Most church leaders want their churches to grow, and for the right reasons. They want new people to encounter God, grow in their faith, and join God on His mission of serving others. But there is often a wide gap between a church leader desiring to grow and the church possessing a mentality of multiplication.
During my church consulting days, I could quickly assess a church’s multiplication mentality by asking just one question: How often do you start new groups (or classes)? I would ask the question because I’d seen over and over again a close relationship between the churches that were growing and those who constantly launched new groups. The churches working hard to launch new small groups and Sunday School classes on a regular basis were continually connecting new people and building believers who were passionate about what the Lord was doing through His Church. Thus, they were growing.
The principle is obvious: If you want to connect new people in church, you must launch new groups.
Of course, that raises another question: What’s stopping churches from regularly starting new classes and groups? While a plethora of reasons may exist, here are the three that stand out in my mind:
- A lack of vision. It’s easy for church leaders to become trapped in the present. If a church has a handful of Sunday School classes meeting on Sunday mornings and another handful of small groups meeting on Wednesday nights, that may seem good enough. People are gathering in community. Members are being fed spiritually. The system is working. But failing to launch new groups today means there won’t be a community experience available for the guests and new members coming tomorrow. Wise leaders have a continual vision to launch new groups.
- A lack of leaders. Launching a new group or class without a capable, competent leader is like launching a cruise ship without a reliable captain—bad things can happen. Therefore, churches are right to be hesitant about starting new groups when they lack the leaders to support those groups. Thus churches must continually identify new leaders, invest in them, and challenge them to help launch new groups for the sake of connecting God’s people in community.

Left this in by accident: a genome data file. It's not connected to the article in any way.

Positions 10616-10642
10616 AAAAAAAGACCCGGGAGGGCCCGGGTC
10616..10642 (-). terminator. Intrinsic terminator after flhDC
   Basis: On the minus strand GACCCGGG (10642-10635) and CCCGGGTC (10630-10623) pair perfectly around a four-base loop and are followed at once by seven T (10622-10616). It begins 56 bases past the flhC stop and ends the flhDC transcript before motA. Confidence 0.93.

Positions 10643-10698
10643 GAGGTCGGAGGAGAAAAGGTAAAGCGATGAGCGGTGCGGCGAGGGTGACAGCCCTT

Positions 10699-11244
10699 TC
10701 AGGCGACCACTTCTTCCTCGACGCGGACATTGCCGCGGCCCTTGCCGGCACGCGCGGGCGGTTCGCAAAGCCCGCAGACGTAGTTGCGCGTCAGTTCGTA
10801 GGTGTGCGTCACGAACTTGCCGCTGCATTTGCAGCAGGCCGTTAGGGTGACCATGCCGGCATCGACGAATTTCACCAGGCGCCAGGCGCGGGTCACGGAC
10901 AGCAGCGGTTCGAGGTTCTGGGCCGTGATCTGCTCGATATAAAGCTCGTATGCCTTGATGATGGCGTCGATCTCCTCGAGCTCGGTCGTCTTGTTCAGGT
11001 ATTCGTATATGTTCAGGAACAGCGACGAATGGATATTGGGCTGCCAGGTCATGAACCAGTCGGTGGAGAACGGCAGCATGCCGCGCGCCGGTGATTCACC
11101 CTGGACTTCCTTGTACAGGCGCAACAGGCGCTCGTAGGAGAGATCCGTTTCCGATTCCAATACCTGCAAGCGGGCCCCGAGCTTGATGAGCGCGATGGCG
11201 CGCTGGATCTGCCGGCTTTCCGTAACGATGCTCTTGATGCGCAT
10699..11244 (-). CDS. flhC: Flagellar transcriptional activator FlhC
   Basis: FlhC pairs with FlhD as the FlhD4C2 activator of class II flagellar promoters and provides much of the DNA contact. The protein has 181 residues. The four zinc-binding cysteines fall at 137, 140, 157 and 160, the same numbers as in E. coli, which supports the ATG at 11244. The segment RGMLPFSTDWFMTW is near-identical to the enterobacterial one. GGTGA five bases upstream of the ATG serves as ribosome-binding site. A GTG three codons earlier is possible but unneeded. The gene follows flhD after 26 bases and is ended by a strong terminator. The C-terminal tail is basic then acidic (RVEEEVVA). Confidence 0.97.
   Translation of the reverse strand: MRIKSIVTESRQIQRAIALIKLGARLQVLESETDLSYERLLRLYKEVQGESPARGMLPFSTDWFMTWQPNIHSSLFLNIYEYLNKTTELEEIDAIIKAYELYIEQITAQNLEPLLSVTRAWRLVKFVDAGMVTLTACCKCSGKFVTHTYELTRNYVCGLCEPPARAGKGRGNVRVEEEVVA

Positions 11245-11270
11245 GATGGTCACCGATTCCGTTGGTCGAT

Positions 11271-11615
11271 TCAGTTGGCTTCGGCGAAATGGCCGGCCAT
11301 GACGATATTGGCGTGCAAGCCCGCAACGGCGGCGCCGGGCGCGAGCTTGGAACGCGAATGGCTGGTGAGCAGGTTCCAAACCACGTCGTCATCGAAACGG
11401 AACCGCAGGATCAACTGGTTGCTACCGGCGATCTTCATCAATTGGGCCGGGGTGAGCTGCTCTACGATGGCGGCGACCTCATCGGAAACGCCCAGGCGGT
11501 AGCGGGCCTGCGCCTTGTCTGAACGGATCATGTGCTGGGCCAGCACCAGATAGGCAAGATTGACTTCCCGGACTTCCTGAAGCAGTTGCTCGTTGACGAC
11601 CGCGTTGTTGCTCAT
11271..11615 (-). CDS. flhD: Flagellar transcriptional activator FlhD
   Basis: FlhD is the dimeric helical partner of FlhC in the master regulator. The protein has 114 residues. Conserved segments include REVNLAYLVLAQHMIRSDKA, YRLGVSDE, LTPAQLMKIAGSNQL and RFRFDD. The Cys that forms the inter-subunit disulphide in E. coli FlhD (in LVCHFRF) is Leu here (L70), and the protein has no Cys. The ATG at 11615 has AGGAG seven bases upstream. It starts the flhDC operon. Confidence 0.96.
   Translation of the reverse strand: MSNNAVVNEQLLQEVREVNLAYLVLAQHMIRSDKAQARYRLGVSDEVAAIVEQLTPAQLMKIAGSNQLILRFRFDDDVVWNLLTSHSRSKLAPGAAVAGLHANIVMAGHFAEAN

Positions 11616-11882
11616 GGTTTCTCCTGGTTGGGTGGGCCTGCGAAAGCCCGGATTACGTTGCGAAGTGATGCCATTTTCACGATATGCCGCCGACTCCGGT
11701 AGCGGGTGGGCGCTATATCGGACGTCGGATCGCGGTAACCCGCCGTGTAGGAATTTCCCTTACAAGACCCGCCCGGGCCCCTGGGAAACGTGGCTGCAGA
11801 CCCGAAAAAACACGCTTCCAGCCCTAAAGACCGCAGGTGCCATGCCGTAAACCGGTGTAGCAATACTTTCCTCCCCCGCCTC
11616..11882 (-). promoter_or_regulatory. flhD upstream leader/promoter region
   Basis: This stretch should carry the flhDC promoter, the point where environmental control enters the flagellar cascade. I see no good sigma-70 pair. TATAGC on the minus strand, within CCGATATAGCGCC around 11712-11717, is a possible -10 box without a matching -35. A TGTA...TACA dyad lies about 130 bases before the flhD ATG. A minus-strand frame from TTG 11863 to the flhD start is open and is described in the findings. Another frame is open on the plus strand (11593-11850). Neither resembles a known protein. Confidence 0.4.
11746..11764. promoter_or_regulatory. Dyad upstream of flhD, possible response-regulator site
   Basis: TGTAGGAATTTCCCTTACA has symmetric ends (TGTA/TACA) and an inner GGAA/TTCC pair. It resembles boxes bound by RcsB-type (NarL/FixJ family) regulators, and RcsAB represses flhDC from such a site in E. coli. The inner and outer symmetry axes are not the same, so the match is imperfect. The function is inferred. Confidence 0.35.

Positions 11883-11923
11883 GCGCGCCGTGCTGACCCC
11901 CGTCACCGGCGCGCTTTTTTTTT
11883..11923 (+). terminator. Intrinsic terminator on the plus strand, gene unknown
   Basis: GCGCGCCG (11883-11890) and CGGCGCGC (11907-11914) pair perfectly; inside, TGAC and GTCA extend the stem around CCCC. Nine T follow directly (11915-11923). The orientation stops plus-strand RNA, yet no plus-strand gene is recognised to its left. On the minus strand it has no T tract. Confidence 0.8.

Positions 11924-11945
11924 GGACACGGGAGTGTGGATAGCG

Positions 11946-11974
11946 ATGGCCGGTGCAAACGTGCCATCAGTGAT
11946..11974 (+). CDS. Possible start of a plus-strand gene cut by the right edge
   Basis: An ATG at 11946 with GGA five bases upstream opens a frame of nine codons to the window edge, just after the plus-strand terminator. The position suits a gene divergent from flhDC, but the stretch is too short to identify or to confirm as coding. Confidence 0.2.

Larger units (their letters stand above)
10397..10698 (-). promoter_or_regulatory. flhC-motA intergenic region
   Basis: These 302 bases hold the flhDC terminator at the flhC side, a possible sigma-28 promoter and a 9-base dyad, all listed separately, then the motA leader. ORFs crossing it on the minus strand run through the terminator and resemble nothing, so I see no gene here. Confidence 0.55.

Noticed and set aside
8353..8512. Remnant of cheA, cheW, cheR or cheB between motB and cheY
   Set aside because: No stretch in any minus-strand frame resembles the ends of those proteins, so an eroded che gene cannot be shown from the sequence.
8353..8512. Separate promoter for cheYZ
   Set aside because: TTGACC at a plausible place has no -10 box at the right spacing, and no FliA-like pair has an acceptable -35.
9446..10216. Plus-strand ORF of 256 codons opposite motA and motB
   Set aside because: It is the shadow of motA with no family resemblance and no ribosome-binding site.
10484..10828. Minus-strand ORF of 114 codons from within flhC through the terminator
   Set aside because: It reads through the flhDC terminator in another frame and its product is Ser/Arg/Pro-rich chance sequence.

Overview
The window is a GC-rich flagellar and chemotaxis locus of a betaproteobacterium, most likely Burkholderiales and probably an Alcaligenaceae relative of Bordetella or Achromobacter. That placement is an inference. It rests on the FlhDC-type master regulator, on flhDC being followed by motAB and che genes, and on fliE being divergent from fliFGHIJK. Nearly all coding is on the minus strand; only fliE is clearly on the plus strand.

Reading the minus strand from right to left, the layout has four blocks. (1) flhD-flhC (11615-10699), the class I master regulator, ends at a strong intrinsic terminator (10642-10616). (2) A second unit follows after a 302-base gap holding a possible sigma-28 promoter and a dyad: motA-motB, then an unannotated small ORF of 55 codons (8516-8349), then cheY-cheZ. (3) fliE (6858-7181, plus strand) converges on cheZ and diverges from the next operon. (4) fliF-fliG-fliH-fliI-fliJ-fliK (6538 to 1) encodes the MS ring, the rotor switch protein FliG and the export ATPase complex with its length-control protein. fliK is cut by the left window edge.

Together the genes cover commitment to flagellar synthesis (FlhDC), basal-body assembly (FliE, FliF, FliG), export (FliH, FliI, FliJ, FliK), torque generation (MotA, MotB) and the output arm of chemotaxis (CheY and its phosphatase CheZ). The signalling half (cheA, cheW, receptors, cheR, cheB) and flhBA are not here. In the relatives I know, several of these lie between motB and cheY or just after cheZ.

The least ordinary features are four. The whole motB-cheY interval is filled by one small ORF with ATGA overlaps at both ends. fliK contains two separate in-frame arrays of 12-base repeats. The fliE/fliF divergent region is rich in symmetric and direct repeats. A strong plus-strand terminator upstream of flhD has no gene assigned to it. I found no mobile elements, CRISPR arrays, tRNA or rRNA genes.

- A lack of systems. If launching new groups is important, necessary systems must be developed. I am not talking about complex databases or lengthy procedure manuals, but simple systems that will help the church launch and communicate new groups. Church leaders must be able to answer these few questions and have simple systems in place:
- How does a new person get connected to a group/class?
- How are leaders recruited and trained?
- How are new groups launched and announced to the church?
One of the reasons I’m so excited about the upcoming launch of the new Bible Studies for Life series is that I know it will help churches consistently launch new groups.
The Bible Studies for Life material focuses on compelling themes designed to help churches connect the unconnected, strengthen families, and disciple people with wisdom. And because each study is intuitive and easy to lead, churches will have better success asking volunteers to take the plunge as group leaders.
If you want your church to grow, you need to launch new groups. And Bible Studies for Life can help. Last week we hosted a short, 30-minute webcast for the launch of Bible Studies for Life. You can watch a replay of that webcast below or at the Bible Studies for Life site.
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